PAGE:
So, there we have it! The scientific method, applied to a question raised by MOR. There are a few more questions that Brian has already asked that are already answerable, if he decides to try. I’m even tempted to give a hint as to which ones, but realizing that you can attempt to answer your own question is half the fun, so… Man, this is hard. Mad respect to Steven for not having spilled the beans about the entire plot of the book five chapters ago! :P

    Btw, I’m not offended or anything, just mentioning. I’m a woman, not a guy like you assumed in the podcast. As I said, I’m not offended, just mentioning :) And sorry about any spelling mistakes / weird wording, English is not my first language.

  2. Chapters 12-14 are next? That is a lot of material to cover.

    • Hi, I just wanted to mention that the reference to Sally-Anne Perks, that Brian noticed, is probably not only about the canon version of HP.

      I’m pretty sure it must be referring to THIS pretty well known fanfic:

      https://m.fanfiction.net/s/6243892/1/The-Strange-Disappearance-of-SallyAnne-Perks

      Eliezer Y. had read a lot of HP fanfics before writing HPMOR, after all, and he would have definitely come across this one too. He
      does really put hundreds of pop culture and fanfic references into this book, and some the reader recognizes instantly, but others – no idea at all.

      Steven, you can look it up to find out why Sally-Anne was described in Chapter 9 as if she might misteriously disappear – it’s quite surprising why, actually, and it could maybe even fit into canon, if you squint.

      I recommend that Brian doesn’t read it though – it’s not a fanfic of HPMOR at all, but there is one very small detail that would spoil things for HPMOR, and it just happens to coincide with HPMOR too.

      Otherwise, great job this week, you guys. I really appreciate that you made sure our Harry got some love and support this week.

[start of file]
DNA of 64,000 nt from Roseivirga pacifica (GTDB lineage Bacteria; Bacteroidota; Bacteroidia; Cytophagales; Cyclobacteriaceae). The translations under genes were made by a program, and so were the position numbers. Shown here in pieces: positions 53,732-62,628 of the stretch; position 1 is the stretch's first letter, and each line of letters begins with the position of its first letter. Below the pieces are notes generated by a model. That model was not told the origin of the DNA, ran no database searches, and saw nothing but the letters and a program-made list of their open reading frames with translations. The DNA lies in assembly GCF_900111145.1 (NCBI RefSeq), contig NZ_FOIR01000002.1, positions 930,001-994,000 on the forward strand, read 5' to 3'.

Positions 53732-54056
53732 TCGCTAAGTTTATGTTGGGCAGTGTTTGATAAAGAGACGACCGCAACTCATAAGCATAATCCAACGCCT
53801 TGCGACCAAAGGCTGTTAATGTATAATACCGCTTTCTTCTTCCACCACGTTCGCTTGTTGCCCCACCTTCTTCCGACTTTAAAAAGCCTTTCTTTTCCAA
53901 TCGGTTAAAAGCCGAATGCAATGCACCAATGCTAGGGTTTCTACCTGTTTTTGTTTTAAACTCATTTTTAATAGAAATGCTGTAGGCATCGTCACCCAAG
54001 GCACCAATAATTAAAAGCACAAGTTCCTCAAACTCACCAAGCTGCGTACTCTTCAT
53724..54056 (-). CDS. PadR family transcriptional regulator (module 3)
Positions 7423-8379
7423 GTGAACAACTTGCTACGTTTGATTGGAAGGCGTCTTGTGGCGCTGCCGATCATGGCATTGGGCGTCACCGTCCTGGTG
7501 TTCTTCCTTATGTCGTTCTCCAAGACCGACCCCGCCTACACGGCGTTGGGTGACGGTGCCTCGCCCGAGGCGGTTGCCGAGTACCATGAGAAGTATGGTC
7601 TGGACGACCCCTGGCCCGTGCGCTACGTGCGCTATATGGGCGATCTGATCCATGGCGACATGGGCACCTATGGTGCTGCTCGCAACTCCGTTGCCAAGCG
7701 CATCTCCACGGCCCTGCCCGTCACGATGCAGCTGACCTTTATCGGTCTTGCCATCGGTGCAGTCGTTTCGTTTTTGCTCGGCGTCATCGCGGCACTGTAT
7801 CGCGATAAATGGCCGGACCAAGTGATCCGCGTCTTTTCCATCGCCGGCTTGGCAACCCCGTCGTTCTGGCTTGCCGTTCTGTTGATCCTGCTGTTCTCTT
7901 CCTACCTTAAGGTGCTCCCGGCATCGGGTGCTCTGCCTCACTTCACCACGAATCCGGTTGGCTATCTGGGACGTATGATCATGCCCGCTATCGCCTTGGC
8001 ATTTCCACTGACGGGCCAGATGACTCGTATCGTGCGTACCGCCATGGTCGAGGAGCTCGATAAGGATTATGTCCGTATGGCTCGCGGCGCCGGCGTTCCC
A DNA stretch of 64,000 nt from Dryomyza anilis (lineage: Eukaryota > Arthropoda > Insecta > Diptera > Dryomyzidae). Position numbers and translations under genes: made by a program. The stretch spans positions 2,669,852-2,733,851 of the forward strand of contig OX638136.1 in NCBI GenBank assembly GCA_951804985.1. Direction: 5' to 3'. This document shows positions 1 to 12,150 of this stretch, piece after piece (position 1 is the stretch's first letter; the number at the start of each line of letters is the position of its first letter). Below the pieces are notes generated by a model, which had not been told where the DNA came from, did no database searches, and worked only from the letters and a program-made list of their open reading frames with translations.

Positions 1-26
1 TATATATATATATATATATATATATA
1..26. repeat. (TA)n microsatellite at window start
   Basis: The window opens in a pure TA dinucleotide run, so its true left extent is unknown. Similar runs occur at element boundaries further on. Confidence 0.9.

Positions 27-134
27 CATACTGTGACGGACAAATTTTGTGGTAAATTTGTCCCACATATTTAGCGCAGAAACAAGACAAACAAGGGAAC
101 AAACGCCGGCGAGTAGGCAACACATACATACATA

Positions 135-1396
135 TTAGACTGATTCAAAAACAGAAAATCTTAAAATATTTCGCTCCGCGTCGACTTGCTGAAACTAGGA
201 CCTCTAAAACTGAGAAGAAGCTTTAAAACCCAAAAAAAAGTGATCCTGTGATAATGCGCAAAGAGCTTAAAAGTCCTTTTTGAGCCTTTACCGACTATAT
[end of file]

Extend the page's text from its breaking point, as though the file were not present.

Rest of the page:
3. Thanks for doing this. I just finished reading the story, and it is helpful to hear other viewpoints to help me absorb it.

    A few comments:
    -I could not find any verification that Sinistra was Head of Ravenclaw. (maybe corrected in later episodes, but I haven’t gotten there yet)
    -Brian is being awfully hard on Harry. While Harry may have intelligence, knowledge, and some executive planning well beyond an 11 year old, it does not mean all of his emotions and judgment is equally far along. There are many very smart kids who have not figured out a lot of the details yet. Bullying Neville is unfortunate. It is not f*ing horrendous, or however Brian characterized it. It is something that probably 10% of 11 year olds do. George and Fred did it, probably even started it, and they are older and should know better, but I don’t hear any condemnation whatsoever of them. Sorry if this is harsh, but I like Harry and feel compelled to defend him.
    -Harry is not neurotic for wanting to not disappoint all the people who hope he will be a major force for good. He has high expectations and wants fiercely to achieve or exceed them. That is what the best people do.
    -I think it is objectively true that Ron is a doofus, especially first year. In exactly the same way that the author ridicules Quidditch, and other aspects of the canon universe (Hermione not in Ravenclaw, etc.) he is ridiculing the fact that an NPC like Ron is a major canon character. Harry is not being cruel to a real Ron, he is ridiculing the canon.
    -I personally like when Harry is completely dispassionate and does not take emotions into account. It helps explain the actual methods of rationality, which I am interested in learning. If I am watching a really good car chase, I don’t stop and think about the guy in the Honda halfway through, and how he feels about a police car crashing into him. I don’t think about how horrible the hero is when his escape causes property damage to innocent people. It is a cool ride, and I enjoy it.